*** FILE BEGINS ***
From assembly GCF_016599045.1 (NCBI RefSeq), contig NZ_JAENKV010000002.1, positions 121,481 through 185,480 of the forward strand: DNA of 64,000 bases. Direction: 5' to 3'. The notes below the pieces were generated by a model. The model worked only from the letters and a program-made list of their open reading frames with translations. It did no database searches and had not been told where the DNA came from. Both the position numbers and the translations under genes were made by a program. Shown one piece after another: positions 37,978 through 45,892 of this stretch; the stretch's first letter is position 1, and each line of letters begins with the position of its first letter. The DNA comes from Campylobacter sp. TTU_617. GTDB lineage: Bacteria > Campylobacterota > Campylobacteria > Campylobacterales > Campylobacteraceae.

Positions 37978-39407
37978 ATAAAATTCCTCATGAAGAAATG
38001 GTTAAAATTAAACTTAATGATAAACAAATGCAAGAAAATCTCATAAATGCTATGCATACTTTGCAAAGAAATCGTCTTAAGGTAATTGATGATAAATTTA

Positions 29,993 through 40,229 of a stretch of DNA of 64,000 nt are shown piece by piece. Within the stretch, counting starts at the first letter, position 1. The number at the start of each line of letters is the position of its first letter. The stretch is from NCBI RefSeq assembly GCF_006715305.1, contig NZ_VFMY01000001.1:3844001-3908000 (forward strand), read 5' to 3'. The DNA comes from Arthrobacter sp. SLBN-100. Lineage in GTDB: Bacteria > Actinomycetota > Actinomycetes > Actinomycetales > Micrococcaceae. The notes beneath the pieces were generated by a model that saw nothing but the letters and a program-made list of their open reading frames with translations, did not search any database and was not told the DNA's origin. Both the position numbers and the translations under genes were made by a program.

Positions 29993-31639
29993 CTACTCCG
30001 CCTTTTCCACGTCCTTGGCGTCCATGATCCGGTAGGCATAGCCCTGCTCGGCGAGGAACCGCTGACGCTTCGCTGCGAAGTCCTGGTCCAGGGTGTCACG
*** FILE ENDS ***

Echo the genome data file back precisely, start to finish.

From assembly GCF_016599045.1 (NCBI RefSeq), contig NZ_JAENKV010000002.1, positions 121,481 through 185,480 of the forward strand: DNA of 64,000 bases. Direction: 5' to 3'. The notes below the pieces were generated by a model. The model worked only from the letters and a program-made list of their open reading frames with translations. It did no database searches and had not been told where the DNA came from. Both the position numbers and the translations under genes were made by a program. Shown one piece after another: positions 37,978 through 45,892 of this stretch; the stretch's first letter is position 1, and each line of letters begins with the position of its first letter. The DNA comes from Campylobacter sp. TTU_617. GTDB lineage: Bacteria > Campylobacterota > Campylobacteria > Campylobacterales > Campylobacteraceae.

Positions 37978-39407
37978 ATAAAATTCCTCATGAAGAAATG
38001 GTTAAAATTAAACTTAATGATAAACAAATGCAAGAAAATCTCATAAATGCTATGCATACTTTGCAAAGAAATCGTCTTAAGGTAATTGATGATAAATTTA

Positions 29,993 through 40,229 of a stretch of DNA of 64,000 nt are shown piece by piece. Within the stretch, counting starts at the first letter, position 1. The number at the start of each line of letters is the position of its first letter. The stretch is from NCBI RefSeq assembly GCF_006715305.1, contig NZ_VFMY01000001.1:3844001-3908000 (forward strand), read 5' to 3'. The DNA comes from Arthrobacter sp. SLBN-100. Lineage in GTDB: Bacteria > Actinomycetota > Actinomycetes > Actinomycetales > Micrococcaceae. The notes beneath the pieces were generated by a model that saw nothing but the letters and a program-made list of their open reading frames with translations, did not search any database and was not told the DNA's origin. Both the position numbers and the translations under genes were made by a program.

Positions 29993-31639
29993 CTACTCCG
30001 CCTTTTCCACGTCCTTGGCGTCCATGATCCGGTAGGCATAGCCCTGCTCGGCGAGGAACCGCTGACGCTTCGCTGCGAAGTCCTGGTCCAGGGTGTCACG